Avengers: Age of Utlron first look
Credit: Entertainment Weekly/Marvel Studios
Credit: Entertainment Weekly/Marvel Studios

Entertainment Weekly is giving fans their first look at Ultron - as well as new costumes for Iron Man and Captain America for 2015's Avengers: Age of Ultron - on the cover of their new Comic-Con-centric issue this week.

In a composited photograph supplied to EW by Marvel, we see the longtime Avengers arch-enemy in his familiar armored attire - albeit without a large gaping mouth - along with five accompanying robots of similar design. The lead Ultron seems most differentiated from the others due to a red glow emanating from within, while the others glow a light blue.

EW also provides the first insight into the plot of Age of Ultron.

Following-up on Iron Man 3 and the post-S.H.I.E.L.D Captain America: The Winter Soldier Marvel world, Tony Stark “devises a plan” to keep him out of the Iron Man armor and takes the pressure off his Avengers teammates from being the Earth’s last line of defense.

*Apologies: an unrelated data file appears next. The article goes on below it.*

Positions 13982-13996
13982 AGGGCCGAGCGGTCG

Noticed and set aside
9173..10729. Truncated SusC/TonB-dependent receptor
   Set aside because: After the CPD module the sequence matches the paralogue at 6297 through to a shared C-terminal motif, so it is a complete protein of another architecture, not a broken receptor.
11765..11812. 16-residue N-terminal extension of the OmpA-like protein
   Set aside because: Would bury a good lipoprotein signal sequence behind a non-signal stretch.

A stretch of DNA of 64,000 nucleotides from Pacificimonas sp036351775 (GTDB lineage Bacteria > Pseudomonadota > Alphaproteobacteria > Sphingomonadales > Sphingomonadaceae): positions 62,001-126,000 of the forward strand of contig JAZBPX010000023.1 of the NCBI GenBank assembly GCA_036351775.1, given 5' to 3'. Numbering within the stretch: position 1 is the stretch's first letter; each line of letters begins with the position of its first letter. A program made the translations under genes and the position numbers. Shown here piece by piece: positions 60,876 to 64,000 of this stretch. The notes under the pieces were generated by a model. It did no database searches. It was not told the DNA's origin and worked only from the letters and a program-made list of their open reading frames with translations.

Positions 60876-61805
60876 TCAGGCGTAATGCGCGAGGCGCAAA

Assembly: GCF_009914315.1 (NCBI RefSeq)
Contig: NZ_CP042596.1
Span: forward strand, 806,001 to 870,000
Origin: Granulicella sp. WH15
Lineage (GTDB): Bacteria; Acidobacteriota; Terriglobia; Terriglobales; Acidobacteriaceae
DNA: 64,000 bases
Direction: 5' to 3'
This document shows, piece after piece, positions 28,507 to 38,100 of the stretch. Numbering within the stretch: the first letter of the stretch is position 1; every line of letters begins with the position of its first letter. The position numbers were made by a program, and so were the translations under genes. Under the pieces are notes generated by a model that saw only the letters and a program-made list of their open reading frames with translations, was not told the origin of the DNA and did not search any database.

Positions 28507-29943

But that turns out to be their undoing. According to EW’s  Anthony Breznican is “There’s no abdicating heroism.”

“What you said about abdication is apt, but I think it’s also about recognizing limitations,” Robert Downey Jr. told Breznican. “The downside of self-sacrifice is that if you make it back, you’ve been out there on the spit and you’ve been turned a couple times and you feel a little burned and traumatized.”

Stark’s solution is Ultron, a “self-aware, self-teaching, artificial intelligence designed to help assess threats, and direct Stark’s Iron Legion of drones to battle evildoers instead.”

But as comic book fans know, Ultron (played by James Spader via performance-capture technology) winds up with a mind of his own, and determines human beings are the biggest threat to peace on Earth.

“Ultron sees the big picture and he goes, ‘Okay, we need radical change, which will be violent and appalling, in order to make everything better’. He’s not just going ‘Muhaha, soon I’ll rule!’" writer-director Joss Whedon told EW.  “He’s on a mission. He wants to save us.”

As the multiple Ultrons on the cover suggests, the problem is just like in the comic books, he’s not just a robot, he’s a program capable of “uploading himself and disappearing not into the clouds but the Cloud. And he has a bad habit of rebuilding himself into stronger and more fearsome physical forms.”

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